JavaScript Required

We're sorry, but we doesn't work properly without JavaScript enabled.

Looking for an Expert Development Team? Take two weeks Trial! Try Now

Overview of Named Entity Recognition Using CRF


Named Entity Recognition Using CRF

In this blog, we are going to discuss one of the major tasks of Natural language processing i.e., Named Entity Recognition.

As the name suggests, it helps in recognizing entity type from text i.e., detect if an organization presents and what is the name of an organization, etc.

Generally, we deal with some basic 5-7 entities such as organization, person, time, date, number, money, etc.

NER (Named Entity recognition)

In order to build NER for basic or custom entities, definitely will require a ton of labeled dataset.

There could be different labeling methods like Stanford NER uses IOB encoding, spacy uses the start index and end index format.

We are having so many prebuilt NER models which are easily available like of Stanford Core NLP, Spacy, and Allennlp, etc.

Today we will see how to train our own custom model in order to get some idea of how these prebuilt NER models are built.

To train custom model i.e., for some new entities you need to annotate the data.

Implementation in Python development

The data set used is medical data. You can find the dataset here:-

Requirements of libraries -:

You can choose your own architecture i.e., you can add more layers. You can also use hyperparameter tuning.

## Importing all required packages import pandas as pd import numpy as np from keras.preprocessing.sequence import pad_sequences from keras.utils import to_categorical from keras_contrib.layers import CRF from keras.layers import TimeDistributed, Dropout from keras.models import Model, Input from keras.layers import LSTM, Embedding, Dense import unicodedata ## Loading data train_data = pd.read_csv("./data/input/train.csv") test_data = pd.read_csv("./data/input/test.csv") ##-------------------------------------- Data Analysis ----------------------------------- ## print("Training data summarization\n:",train_data.nunique()) ## Getting the list of words words = list(set(train_data["Word"].append(test_data["Word"]).values)) ## Creating the vocabulary ## Converting into ascii form words = [unicodedata.normalize('NFKD', str(w)).encode('ascii','ignore') for w in words] n_words = len(words) ## Creating the list of tags tags = list(set(train_data["tag"].values)) n_tags = len(tags) ## Converting into index and map with words and tag in order to refer for future. word_idx = {word:index for index, word in enumerate(words)} tag_idx = {tag:index for index, tag in enumerate(tags)} ##------------------------------------ Preparing the dataset --------------------------------------------## word_tag_func = lambda s: [(word,tag) for word, tag in zip(s["Word"].values, s["tag"].values)] grouped_word_tag = train_data.groupby("Sent_ID").apply(word_tag_func) sentences = [s for s in grouped_word_tag] word_tag_func = lambda s: [word for word in s["Word"].values] grouped_word = test_data.groupby("Sent_ID").apply(word_tag_func ) test_sentences = [s for s in grouped_word] ##------------------------------- Preparing data for modelling ----------------------------## X_train = [[word_idx[unicodedata.normalize('NFKD', str(w[0])). encode('ascii','ignore')] for w in s]for s in sentences] ## Preparing input training data X_train = pad_sequences(sequences= X_train, maxlen=180, padding='post') print(len(X_train)) X_test = [[word_idx[unicodedata.normalize('NFKD', str(w)). encode('ascii','ignore')] for w in s] for s in test_sentences] ## Preparing input test data X_test = pad_sequences(sequences= X_test, maxlen= 180, padding='post') ## Preparing output training data y_train = [[tag_idx[w[1]] for w in s] for s in sentences] y_train = pad_sequences(sequences=y_train, maxlen=180, padding= 'post', value= tag_idx["O"]) y_train = [to_categorical(i, num_classes=n_tags) for i in y] Y_train = np.array(y_train) ##------------------------------------------------ Model Creation -----------------------------------------------## input = Input(shape=(180,)) model = Embedding(input_dim= n_words, output_dim=180, input_length=180)(input) model = Dropout(0.1)(model) model = LSTM(units=150, return_sequences=True, recurrent_dropout=0.1)(model) model = TimeDistributed(Dense(n_tags, activation="relu"))(model) crf_model = CRF(n_tags+1) output = crf_model(model) # output model = Model(input, output) model.compile(optimizer='adam', loss='categorical_crossentropy', metrics=['accuracy']) print(model.summary) fitted_model =, y_train, batch_size= 48, epochs= 5, verbose=1) print(fitted_model)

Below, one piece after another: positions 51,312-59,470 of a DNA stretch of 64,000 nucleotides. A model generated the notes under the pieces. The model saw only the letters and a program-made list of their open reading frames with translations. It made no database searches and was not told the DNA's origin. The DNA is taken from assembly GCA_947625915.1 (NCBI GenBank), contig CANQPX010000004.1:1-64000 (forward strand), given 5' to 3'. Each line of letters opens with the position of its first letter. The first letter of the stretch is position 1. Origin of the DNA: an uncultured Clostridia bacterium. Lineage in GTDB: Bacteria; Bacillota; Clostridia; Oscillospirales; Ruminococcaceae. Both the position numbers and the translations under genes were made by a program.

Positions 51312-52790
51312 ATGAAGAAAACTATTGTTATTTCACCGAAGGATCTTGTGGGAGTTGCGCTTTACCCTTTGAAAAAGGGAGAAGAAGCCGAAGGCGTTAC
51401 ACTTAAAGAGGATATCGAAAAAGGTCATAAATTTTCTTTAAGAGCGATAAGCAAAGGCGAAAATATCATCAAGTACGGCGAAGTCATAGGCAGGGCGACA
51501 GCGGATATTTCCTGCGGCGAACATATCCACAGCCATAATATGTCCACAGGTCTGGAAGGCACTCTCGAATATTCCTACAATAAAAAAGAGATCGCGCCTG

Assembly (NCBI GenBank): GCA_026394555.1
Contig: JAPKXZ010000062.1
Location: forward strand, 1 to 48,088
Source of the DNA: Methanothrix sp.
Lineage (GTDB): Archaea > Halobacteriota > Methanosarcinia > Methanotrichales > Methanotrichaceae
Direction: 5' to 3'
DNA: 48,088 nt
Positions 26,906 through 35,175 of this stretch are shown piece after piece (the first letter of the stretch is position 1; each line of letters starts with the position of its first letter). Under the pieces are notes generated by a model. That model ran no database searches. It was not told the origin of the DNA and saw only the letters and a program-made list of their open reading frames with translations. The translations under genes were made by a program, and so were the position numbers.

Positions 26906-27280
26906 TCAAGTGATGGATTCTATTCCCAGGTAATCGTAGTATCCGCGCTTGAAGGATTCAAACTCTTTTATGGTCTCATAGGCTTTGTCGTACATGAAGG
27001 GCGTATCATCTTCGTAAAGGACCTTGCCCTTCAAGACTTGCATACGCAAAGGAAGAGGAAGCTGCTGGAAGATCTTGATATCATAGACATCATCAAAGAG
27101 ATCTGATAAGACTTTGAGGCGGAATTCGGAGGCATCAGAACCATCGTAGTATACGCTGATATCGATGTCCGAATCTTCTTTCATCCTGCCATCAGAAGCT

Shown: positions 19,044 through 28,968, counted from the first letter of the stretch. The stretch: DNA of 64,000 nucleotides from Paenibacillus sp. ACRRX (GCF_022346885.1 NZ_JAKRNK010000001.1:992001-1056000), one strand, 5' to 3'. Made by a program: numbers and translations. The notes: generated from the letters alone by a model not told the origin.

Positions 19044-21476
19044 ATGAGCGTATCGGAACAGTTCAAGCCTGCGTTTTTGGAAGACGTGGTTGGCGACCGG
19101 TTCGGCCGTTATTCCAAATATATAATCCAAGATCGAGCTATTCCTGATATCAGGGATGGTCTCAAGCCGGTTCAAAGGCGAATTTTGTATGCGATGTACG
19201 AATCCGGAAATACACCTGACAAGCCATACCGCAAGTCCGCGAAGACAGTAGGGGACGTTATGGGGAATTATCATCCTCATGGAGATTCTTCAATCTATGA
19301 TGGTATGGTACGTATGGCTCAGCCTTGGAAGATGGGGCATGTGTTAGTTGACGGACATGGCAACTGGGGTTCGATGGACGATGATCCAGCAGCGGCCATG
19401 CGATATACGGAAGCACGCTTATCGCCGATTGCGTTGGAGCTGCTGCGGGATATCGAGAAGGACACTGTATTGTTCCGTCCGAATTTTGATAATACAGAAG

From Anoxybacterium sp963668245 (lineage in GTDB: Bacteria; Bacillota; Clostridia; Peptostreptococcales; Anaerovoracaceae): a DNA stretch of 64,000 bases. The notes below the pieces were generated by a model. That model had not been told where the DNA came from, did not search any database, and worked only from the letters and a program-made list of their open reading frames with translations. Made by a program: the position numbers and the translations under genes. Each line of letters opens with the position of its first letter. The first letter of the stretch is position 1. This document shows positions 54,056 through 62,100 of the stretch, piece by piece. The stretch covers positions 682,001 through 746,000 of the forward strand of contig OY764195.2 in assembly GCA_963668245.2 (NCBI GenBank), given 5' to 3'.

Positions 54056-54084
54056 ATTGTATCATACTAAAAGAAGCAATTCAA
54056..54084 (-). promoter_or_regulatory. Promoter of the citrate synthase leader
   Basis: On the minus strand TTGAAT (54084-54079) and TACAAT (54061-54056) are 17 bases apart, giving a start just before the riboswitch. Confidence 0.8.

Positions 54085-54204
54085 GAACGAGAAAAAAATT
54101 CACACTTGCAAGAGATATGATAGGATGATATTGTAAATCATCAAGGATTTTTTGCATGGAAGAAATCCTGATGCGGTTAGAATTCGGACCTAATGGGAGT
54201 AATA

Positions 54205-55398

We have seen how to create our own NER model for some basic entities. You can add on more entities for the custom NER model.

In this above program some are general things, rest you can change the architecture of the model according to your needs.

Read more

Recent Blogs


NSS Note

Some of our clients